Introduction: Distressed Industrial Desk

This is without a doubt one of my favorite builds!

A client of mine recently commissioned me to design and build an industrial desk for his office--and well, lately I've been obsessed with pictures of old abandoned factories so I tried to work that aesthetic into the design, and this is what I came up with.

Special thanks to my Patrons, as well as Lincoln Electric, and Waterlox for sponsoring my work and making this possible!

Here is a comprehensive list of the tools and products I used.

METAL WORKING
Dewalt DW872 Cold Saw - http://amzn.to/2nH3SWI
Dewalt Flexvolt Angle Grinder - http://amzn.to/2oQtZyl
Dewalt DWE4011 Angle Grinder - http://amzn.to/2nFSRof
Lincoln Electric 140C Mig Welder - http://amzn.to/2oFfJJ9
Lincoln Electric 375 Air Plasma Cutter - http://amzn.to/2pYrNTh
Proto 90 degree die grinder - http://amzn.to/2w3JVz6
Arrow welding magnet (4-pack) - http://amzn.to/2uFgS74
Dremel 4000 - http://amzn.to/2oKBvIy

WOODWORKING
Dewalt 20V circular saw - http://amzn.to/2ogztlJ
DEWALT DW734 Planer - http://amzn.to/2o6byVC
Dewalt DW682K Plate Joiner - http://amzn.to/2w3r5rR
Dewalt 20V XR Brushless Drill - http://amzn.to/2oF9q8G
1/4"x20 Brass threaded inserts - http://amzn.to/2nBAYvF
Preppin' Weapon Sanding Block - http://amzn.to/2t3TAHx

FINISH
Waterlox Tung oil finish - https://waterlox.com/zh-fabrications
Sculpt Nouveau Cleaner & Degreaser - http://bit.ly/2lIJQd6
Mineral Spirits - http://amzn.to/2pFkCie
Rust-Oleum sunrise red enamel - http://amzn.to/2w3Gus3
Minwax Dark Walnut wood stain - http://amzn.to/2p5acIw
SC Johnson Paste Wax - http://amzn.to/2oNi2up

MEASURING
Empire Drywall square - http://amzn.to/2nRVqV7
Swanson Speed Square - http://amzn.to/2nNOUDd

TRACKLIST
1. Cullah - On the rising sun
2. Studio Noir - Strella Sing a Singsong to the Moon
3. Cullah - Comfort to you
4. Juanitos - Brasilian Reggae

Factory Industrial Desk | How-to

Step 1: The Frame

Image 1: Most of the frame & legs were built with 3" channel iron--this stuff is heavy duty, but it really lends itself to the aesthetic I was going for.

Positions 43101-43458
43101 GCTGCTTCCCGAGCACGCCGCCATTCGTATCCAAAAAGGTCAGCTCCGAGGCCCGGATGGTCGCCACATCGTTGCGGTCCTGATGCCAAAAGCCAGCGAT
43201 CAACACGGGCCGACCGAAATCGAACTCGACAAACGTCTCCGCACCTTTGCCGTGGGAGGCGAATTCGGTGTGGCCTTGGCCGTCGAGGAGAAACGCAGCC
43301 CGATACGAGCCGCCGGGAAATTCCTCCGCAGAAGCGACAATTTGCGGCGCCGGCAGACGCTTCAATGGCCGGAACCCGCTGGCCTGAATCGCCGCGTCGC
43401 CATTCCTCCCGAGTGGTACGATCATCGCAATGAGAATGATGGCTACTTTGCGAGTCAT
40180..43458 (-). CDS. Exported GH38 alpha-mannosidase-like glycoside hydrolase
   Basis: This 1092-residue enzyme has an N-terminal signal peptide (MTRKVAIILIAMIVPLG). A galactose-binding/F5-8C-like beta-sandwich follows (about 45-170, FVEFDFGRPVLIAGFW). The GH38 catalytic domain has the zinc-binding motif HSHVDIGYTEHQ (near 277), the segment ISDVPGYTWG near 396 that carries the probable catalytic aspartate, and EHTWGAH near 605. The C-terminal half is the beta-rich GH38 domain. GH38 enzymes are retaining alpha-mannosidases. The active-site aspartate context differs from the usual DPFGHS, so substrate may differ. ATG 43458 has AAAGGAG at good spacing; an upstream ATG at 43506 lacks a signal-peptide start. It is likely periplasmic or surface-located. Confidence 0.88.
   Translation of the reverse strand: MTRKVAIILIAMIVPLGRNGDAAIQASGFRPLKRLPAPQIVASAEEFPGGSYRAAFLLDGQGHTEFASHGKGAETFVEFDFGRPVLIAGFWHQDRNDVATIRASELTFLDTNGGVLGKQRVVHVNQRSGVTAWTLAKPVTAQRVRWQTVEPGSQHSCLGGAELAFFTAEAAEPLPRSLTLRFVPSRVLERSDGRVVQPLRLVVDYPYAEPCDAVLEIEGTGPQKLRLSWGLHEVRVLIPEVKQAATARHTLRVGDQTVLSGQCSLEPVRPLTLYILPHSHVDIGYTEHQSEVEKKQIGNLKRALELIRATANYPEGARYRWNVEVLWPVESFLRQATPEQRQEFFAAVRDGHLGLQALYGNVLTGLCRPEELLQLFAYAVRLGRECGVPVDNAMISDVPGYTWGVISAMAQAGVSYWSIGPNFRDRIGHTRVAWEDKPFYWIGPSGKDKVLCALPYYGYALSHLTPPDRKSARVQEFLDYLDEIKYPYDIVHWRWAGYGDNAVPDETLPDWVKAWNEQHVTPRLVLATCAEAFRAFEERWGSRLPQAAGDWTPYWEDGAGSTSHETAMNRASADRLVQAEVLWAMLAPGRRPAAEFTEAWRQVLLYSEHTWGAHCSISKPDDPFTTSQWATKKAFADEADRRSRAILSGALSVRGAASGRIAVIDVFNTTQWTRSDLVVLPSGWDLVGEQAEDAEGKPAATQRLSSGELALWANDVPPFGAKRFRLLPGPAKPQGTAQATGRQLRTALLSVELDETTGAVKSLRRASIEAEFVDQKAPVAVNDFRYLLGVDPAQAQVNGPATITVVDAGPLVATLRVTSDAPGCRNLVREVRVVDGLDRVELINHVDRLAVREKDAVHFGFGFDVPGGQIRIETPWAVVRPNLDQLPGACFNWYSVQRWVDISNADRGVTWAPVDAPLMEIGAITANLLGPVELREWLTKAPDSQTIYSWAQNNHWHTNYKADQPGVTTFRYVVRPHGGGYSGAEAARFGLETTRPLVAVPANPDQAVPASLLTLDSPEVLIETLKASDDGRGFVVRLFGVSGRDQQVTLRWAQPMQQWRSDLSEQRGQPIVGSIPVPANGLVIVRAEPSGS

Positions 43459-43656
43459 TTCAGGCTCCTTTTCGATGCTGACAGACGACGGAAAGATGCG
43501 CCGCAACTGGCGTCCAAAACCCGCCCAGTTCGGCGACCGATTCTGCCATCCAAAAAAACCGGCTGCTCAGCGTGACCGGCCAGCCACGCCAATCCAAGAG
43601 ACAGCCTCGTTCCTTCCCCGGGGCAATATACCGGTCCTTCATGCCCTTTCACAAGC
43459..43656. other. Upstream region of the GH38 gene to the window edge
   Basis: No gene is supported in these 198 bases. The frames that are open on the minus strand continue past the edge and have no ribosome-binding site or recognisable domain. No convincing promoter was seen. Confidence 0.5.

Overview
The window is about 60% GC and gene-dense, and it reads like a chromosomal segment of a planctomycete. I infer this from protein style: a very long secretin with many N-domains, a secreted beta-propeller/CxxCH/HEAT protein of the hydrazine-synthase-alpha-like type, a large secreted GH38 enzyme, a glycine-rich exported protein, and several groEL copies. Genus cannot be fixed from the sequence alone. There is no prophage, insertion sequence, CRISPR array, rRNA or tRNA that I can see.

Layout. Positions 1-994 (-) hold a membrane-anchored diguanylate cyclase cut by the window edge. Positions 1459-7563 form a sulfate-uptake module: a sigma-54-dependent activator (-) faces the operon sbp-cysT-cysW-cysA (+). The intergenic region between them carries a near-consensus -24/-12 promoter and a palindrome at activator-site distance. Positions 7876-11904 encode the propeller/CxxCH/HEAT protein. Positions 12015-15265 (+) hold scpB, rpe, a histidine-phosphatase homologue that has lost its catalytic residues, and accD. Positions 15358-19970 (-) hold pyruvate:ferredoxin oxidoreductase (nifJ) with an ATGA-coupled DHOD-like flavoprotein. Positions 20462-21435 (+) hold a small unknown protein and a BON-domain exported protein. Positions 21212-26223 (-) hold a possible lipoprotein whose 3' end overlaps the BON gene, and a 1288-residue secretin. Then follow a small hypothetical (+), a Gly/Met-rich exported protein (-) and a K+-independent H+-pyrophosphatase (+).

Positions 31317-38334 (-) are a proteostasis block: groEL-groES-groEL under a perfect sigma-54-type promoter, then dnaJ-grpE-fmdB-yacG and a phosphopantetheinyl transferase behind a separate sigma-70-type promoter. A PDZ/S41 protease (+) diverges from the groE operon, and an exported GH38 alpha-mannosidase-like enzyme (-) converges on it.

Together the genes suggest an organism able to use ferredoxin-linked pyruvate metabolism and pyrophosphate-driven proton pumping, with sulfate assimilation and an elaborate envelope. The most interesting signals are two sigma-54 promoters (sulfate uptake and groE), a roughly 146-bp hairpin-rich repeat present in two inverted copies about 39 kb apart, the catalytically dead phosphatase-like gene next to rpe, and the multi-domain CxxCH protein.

Image 2: The build began by cutting all of the channel iron for the top as well as the legs. I am using a DeWalt Cold saw for this--cutting this channel iron requires a bit of patience.

Image 3: And here I am welding up the frame, all of the corners are mitered at 45 degrees--I will grind the welds down flat before I paint and distress the frame. I am using a Lincoln Electric 140C MIG Welder.

Image 4: Although the legs will be bolted together to form a sort of I-beam, I tack welded the ends together so they didn't shift while drilling the holes.... Again-- nothing happens quickly with this stuff :)

Image 5: Here I am positioning the legs before welding into place. You can see that I welded some 1/4" plate in the inside corners of the frame for the legs to sit on.

Image 6: Welding the legs on, it's important to get some solid tack welds in place before running a continuous bead as the heat can easily pull the legs out of square.

Image 7: Here I'm welding what I call the apron for lack of a better term below(the table is upside down) the frame. This does a few things-- it really bulks up the appearance of the table, but it will also serve as an attachment point for the drawer rails. The aprons are just 1/8"x3" mild steel

Image 8: My wife getting in on the action :)

Step 2: The Drawers

Image 1: These are my quick plans for how to bend the drawer to shape. This was my first time making metal drawers, so I must admit I was a bit anxious.

Image 2: I cut the overall drawer dimensions out of 18ga sheet metal with the plasma cutter, but you could also do it with tin-ships and then made a metal brake with the frame of the table and a scrap piece of C-channel. Here I have everything clamped in place ready for a beating!

Image 3: Then I welded the drawer slides to the drawer--because ummm that's how you do it...

Image 4: And then the drawer slides to the drawer support rails. All I had left after this was to cut and weld the back of the drawers on.

Image 5: So here is the frame all welded up (minus the feet). I still need to paint and distress it, and build the top.

Step 3: Paint & Patina